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Israel's High Court orders closure of 'Holot' refugee detention facility

Asylum seekers imprisoned in Holot celebrate the ruling but warn that it’s not clear what will happen next.

African asylum seekers jailed in Holot detention center protest behind the prison's fence, as other asylum seekers take part in a protest outside the facility, in Israel's southern Negev desert, February 17, 2014.

African asylum seekers jailed in Holot detention center protest behind the prison’s fence, as other asylum seekers take part in a protest outside the facility, in Israel’s southern Negev desert, February 17, 2014.

Israel’s High Court of Justice on Monday struck down key parts of a law that allows the indefinite detention of African asylum seekers in Israel’s ‘Holot’ detention facility, also striking down a section that permits the automatic year-long detention of newcomers. The court ordered the state to shutter Holot within 90 days.

Almost exactly a year ago, the court struck down a previous version of the law that authorized the detention of asylum seekers, prompting lawmakers to quickly draft a replacement — one that led to the creation of the Holot facility and permitted indefinite detention.

Read a response from a refugee detained in Holot

In the ruling, Justice Fogelman explains that imprisonment inherently infringes on the right to human dignity and that,

Every person, by virtue of being a person, has a right to human dignity … and infiltrators are people. And if that needs explanation, let’s say it explicitly: infiltrators do not lose one ounce of their right to human dignity just because they reached the country in this way or another.

One asylum seeker imprisoned in Holot whom +972 spoke to sounded overjoyed but warned about celebrating too early.

Read +972′s full coverage of the refugee issue

“We can celebrate but not too much because we don’t know what will happen next,” he said, adding, “we need to make sure that the Interior Ministry doesn’t create a new mechanism for imprisoning us.”

A consortium of civil and refugee rights organizations who were the petitioners that challenged the law, wrote in response to the ruling:

The court made it clear today, once more, in a categorical and unequivocal manner, that the policy toward asylum-seekers cannot be solely based on mass detention of innocent people or complete disregard of the issue.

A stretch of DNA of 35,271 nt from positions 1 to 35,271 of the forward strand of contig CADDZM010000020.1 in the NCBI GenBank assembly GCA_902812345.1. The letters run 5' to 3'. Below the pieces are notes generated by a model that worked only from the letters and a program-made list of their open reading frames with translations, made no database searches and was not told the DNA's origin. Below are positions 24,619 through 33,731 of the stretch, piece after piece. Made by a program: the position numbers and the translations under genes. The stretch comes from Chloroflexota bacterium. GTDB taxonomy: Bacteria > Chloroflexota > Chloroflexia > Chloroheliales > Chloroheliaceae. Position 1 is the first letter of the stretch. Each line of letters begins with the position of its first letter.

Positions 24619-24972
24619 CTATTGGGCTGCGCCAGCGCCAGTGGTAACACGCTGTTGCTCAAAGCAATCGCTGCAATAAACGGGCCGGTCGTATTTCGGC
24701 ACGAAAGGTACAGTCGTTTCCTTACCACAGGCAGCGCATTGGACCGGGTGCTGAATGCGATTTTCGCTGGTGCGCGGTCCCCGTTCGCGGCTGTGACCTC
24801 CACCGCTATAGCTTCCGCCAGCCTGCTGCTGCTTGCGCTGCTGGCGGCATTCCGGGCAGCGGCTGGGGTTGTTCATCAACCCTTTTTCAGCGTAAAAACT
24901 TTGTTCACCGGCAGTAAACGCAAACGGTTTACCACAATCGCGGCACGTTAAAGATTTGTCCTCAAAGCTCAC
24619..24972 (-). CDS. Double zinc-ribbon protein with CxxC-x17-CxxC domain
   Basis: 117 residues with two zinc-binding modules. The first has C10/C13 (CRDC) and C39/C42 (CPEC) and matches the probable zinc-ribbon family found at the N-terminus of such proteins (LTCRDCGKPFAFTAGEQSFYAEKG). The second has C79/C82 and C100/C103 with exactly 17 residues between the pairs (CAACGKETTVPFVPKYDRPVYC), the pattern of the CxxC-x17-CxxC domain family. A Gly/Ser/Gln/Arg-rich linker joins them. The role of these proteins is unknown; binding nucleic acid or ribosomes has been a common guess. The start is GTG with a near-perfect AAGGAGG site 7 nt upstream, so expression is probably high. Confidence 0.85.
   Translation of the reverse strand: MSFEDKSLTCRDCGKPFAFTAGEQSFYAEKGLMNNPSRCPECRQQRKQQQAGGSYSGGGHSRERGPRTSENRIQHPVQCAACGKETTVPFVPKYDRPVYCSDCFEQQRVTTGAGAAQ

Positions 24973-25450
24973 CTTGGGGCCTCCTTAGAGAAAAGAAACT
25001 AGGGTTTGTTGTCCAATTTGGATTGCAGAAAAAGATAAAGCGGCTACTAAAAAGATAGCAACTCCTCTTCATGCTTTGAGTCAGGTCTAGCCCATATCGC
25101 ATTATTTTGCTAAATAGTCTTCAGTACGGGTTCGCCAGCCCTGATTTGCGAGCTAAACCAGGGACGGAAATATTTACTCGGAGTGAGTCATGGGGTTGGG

Both the refugee and the Hotline made conciliatory statements toward the residents of south Tel Aviv, who have been the most vocal opponents to granting any rights to African asylum seekers and who have held sometimes-violent demonstrations against them.

The majority of Israel’s refugee population lives in south Tel Aviv and the neighborhood’s already inadequate infrastructure has been severely stressed by the influx of newcomers.

“We need to wait and see what the reaction is in south Tel Aviv,” one Sudanese asylum seeker in Holot added. “We know that there are many people who are very angry and the asylum seekers need to be sensitive and understanding about the residents of south Tel Aviv.”

He also called on Israelis and the international community to join them in putting pressure on Israel to grant the asylum seekers their rights.

Read also: The origins and politics of Israel’s refugee debate

Refugees, both those who are already in Holot and those in danger of being sent there, have launched a number of high-profile public protests this year — protests that raised the profile of their plight in Israel and internationally.

The petition against the law was filed by the Hotline for Refugees and Migrants, the Association of Civil Rights in Israel, Assaf – Aid Organization for Refugees and Asylum Seekers in Israel, Kav LaOved, Physicians for Human Rights-Israel and Amnesty International-Israel.

The court decision did not prescribe how the state should deal with the tens of thousands of asylum seekers that Israel systematically refuses to recognize as refugees but also admits it cannot deport. Without legal status, asylum seekers have no social or health rights and cannot legally work.

Stay tuned to +972 for news and analysis on the High Court’s ruling later in the coming days and hours.

Yael Marom contributed to this report.

Related:
Marching toward freedom in a fictional plot of land
Israel hasn’t recognized one Sudanese refugee

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    COMMENTS

    1. Kolumn8

      1) They are not refugees. They are illegal labor migrants of whom 90% are men of working age.

      2) They are leaving. The Court can say its piece. The People have already decided and theirs will be done. The illegal migrants will be given no permanent status and will be encouraged through all means to leave. If the Court chooses to oppose the Legislature backed by the overwhelming majority of the population its powers will be curtailed. That is how things work for institutions that outlast their usefulness in democracies.

      Reply to Comment
      • Adam Dayton

        Today it has been proven that Israel is no different than Iran. While there may be the facade of democracy, an unelected supreme body rules by decree. Ayotollah, High Court of Justice. No difference.

        The Israeli people are left with no choice but the revolt against the bourgeois, Ashkenazi secular-humanism that has tyrannized the country at the expense of the will of the Israeli people.

        Reply to Comment
        • Ben Zakkai

          Geez Dayton, you really are autistic; you’ve got a gearbox where your heart should be. All the rest is bullshit. So now suddenly you’re a pure majoritarian democrat? Like you’ll be hitting the streets to protest every law the Israeli public opposes, including the ban on civil marriage, Haredi subsidies and draft exemptions etc.? Oh, and while you’re at it, you’ll no doubt demand the vote in Knesset elections for all those Palestinians whom Israel has ruled by military dictatorship for going on 50 years, and then Israeli law can be purely democratically determined by an Arab majority. Right? Liar.

          Reply to Comment